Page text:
BACKGROUND: An aberrant interaction between commensal skin bacteria and the host skin immune system is considered important in the pathogenesis of hidradenitis suppurativa (HS).
OBJECTIVE: In this study, we investigated the antibiotic susceptibility and biofilm-forming capabilities of S. epidermidis strains isolated from HS patients.
METHODS: Skin biopsies were taken from active HS lesions such as inflammatory nodules and/or sinuses and non-involved skin from 26 patients and cultured under optimal microbiological conditions for 24 h. Planktonic growth, biofilm production, antibiotic susceptibility and biofilm eradication by clindamycin, doxycycline, rifampicin and tetracycline were tested including a laboratory control strain of S. epidermidis for reference.
RESULTS: Staphylococcus epidermidis was cultured in 16 of 26 HS patients (62%). In total 27 different S. epidermidis isolates were identified; 16 (59%) from non-involved skin and 11 (41%) from HS lesions. All bacterial strains showed planktonic growth. Twenty-four of 27 (89%) isolates were strong biofilm producers in vitro. The biofilm-forming capability varied amongst the strains from non-involved skin and lesional skin. Twenty-four strains had an intermediate to resistant antibiotic susceptibility to clindamycin (89%). Rifampicin was the most effective antibiotic at inhibiting planktonic growth and at eradication of biofilm (P < 0.05).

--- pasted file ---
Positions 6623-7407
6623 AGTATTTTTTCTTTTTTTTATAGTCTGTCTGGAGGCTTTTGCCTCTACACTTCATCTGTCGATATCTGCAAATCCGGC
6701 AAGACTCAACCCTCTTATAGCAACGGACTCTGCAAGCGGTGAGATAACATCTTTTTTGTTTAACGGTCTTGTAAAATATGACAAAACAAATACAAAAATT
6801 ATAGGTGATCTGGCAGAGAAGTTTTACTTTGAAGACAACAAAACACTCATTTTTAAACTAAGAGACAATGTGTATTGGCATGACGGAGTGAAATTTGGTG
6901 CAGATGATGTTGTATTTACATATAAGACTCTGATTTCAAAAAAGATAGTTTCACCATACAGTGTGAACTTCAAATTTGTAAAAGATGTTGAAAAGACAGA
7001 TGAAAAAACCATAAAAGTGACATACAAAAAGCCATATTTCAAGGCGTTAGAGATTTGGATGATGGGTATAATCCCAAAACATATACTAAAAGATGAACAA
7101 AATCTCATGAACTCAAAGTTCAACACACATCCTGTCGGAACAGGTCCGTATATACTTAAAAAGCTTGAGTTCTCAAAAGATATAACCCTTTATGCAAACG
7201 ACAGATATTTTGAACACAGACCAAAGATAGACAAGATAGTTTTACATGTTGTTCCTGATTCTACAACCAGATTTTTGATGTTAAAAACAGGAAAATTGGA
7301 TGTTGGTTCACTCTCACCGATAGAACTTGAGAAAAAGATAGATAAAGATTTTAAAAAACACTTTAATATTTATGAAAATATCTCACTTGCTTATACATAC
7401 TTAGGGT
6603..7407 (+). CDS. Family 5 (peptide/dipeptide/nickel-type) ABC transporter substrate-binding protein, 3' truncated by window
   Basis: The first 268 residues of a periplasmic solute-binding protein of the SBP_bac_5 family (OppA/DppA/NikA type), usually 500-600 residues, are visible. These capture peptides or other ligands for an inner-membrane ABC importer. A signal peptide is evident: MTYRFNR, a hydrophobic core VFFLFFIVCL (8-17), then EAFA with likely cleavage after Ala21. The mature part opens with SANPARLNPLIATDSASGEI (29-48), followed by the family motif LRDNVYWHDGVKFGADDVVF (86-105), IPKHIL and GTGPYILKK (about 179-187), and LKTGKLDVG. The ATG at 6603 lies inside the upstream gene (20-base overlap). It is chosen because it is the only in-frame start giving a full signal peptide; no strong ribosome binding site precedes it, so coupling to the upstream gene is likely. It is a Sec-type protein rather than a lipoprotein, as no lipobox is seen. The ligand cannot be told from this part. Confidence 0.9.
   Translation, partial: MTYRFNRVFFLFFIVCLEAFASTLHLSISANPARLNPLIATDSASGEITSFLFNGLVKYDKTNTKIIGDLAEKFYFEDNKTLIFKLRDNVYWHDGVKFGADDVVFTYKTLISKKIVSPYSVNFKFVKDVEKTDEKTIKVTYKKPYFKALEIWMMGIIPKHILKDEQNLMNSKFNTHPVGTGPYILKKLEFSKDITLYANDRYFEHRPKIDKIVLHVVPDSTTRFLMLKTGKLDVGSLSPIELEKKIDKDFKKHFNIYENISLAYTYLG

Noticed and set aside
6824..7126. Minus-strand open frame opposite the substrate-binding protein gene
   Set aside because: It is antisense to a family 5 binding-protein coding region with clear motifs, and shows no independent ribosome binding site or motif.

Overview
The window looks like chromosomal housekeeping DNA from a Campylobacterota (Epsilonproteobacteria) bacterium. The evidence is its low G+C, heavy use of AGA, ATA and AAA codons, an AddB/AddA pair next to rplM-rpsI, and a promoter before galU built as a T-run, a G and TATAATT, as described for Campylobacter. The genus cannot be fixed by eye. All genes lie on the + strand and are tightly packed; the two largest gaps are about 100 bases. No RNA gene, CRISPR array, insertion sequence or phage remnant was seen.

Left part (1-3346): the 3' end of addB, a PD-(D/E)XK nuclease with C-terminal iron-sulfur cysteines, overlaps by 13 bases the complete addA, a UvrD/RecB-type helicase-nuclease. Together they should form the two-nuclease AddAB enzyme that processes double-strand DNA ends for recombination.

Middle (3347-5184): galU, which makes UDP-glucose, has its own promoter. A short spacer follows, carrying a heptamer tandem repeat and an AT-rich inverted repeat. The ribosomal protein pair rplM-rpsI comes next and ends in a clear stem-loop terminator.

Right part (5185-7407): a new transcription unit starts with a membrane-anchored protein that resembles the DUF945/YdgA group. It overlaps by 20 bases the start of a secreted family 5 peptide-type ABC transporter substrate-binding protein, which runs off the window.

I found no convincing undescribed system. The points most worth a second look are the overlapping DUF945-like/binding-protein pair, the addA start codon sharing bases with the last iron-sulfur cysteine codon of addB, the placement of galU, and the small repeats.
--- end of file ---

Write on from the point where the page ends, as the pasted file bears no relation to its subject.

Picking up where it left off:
CONCLUSION: We observed a slight increase in S. epidermidis virulence, characterized by resistance to commonly used antibiotics, increased biofilm production and resistance to biofilm eradication. In particular, the reduced sensitivity to tetracycline and clindamycin, two standard antibiotics in the treatment of HS, is alarming. Rifampicin, also important in HS treatment, showed the greatest efficacy at eradicating the biofilm at low MIC concentrations.
|Tidsskrift||Journal of the European Academy of Dermatology and Venereology|
|Status||Udgivet - jan. 2019|